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Consider I have a user table which gets user data. I have 2 cases where people can register for my site.

case 1. People just type every information needed to register my site. (old classic way)

case 2. I set up OAuth where people can use Twitter or other Authentication system (providing OAuth API) to log on to my site. So, these users won't actually type in their

In what way should I store users who login through case 2 in my site? Do I just store their information ( that I would fetch using OAuth API) as their user ID, and tokens as their password? Or do I have to make them register once again with provided information?

What would be the best way to manage case 1 and case 2? Can someone tell me their own experience with this?

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2 Answers

up vote 5 down vote accepted

The way we did it on our site is to separate the idea of a User and their Authentication. A user can have any number of Authentications, stored in a separate table. They can use any one of their associated authentications to log in. So we might have the following:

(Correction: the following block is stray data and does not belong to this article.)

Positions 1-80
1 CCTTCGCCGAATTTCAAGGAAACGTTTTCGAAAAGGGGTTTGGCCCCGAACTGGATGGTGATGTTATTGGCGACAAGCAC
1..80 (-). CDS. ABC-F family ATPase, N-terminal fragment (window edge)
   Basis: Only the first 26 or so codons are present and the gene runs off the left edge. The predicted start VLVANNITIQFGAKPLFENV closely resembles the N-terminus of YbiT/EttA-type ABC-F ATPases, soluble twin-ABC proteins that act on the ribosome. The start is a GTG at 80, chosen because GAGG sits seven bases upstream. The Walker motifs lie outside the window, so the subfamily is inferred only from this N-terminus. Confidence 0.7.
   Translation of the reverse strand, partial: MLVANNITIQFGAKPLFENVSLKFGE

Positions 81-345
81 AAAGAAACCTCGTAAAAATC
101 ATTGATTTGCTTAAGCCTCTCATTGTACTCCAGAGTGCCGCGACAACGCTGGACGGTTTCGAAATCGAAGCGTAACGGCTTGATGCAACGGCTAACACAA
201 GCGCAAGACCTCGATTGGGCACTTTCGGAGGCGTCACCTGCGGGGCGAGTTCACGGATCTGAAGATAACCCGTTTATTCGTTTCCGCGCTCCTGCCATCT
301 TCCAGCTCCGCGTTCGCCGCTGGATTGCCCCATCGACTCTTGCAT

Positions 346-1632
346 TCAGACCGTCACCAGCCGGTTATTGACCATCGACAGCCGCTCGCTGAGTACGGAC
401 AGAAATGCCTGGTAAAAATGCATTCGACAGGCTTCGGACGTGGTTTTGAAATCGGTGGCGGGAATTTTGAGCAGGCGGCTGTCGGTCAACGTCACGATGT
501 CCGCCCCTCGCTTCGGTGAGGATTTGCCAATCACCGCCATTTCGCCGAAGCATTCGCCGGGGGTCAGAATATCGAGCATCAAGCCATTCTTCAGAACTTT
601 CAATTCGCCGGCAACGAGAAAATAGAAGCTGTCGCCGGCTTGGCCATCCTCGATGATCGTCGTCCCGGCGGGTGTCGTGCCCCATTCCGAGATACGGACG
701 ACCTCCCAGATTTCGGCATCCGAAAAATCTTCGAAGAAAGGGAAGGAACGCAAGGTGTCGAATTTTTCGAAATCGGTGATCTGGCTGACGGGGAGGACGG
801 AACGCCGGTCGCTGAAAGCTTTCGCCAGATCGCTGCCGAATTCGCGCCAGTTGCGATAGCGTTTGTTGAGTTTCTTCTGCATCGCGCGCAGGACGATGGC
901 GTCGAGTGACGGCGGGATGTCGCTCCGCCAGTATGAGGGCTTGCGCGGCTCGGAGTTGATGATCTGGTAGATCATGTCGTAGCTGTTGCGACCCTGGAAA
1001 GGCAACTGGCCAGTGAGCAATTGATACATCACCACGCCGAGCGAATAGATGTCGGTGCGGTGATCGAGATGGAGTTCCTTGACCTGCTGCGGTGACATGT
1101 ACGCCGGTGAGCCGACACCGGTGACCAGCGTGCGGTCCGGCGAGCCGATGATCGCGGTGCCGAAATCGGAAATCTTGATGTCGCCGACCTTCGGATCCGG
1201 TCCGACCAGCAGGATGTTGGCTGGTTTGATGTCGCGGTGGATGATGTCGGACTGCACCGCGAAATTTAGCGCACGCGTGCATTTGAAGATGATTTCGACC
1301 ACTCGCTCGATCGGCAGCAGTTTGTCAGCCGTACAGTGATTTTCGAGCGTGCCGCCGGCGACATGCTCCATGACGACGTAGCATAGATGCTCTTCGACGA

User:
  id: 1
  username: brandon_tilley
Authentication:
  id: 1
  user_id: 1
  type: password
  data: {"password": "super-secret"}
Authentication:
  id: 2
  user_id: 1
  type: oauth2
  data: {"token": "0123456789abcdef", "oauth_id": "543210"}

Now, when someone tries to log in to your site with a username and password, you can look up the appropriate Authentication record with a type of password and the user_id that matches the username; if instead someone tries to log in via OAuth2, you can see if there is an Authentication with the associated token and oauth_id in the database, and if so, log in the associated User.

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+1 nice way to go about it –  Jon Nylander Mar 2 '11 at 16:28
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This is an interesting Q & A and something I've been thinking about myself as it's the next upgrade I want to do on my CMS.

So I understand what you're saying:

When someone tries to login:

Check their username against the "users" table, then check the type of authentication they use in the "authentications" table.

If it's just a stored password, they just have a regular account - log them in.

If they've been stored using OAuth etc, tr using the stored info to log them in remotely to their service of choice - if successful, log them in.

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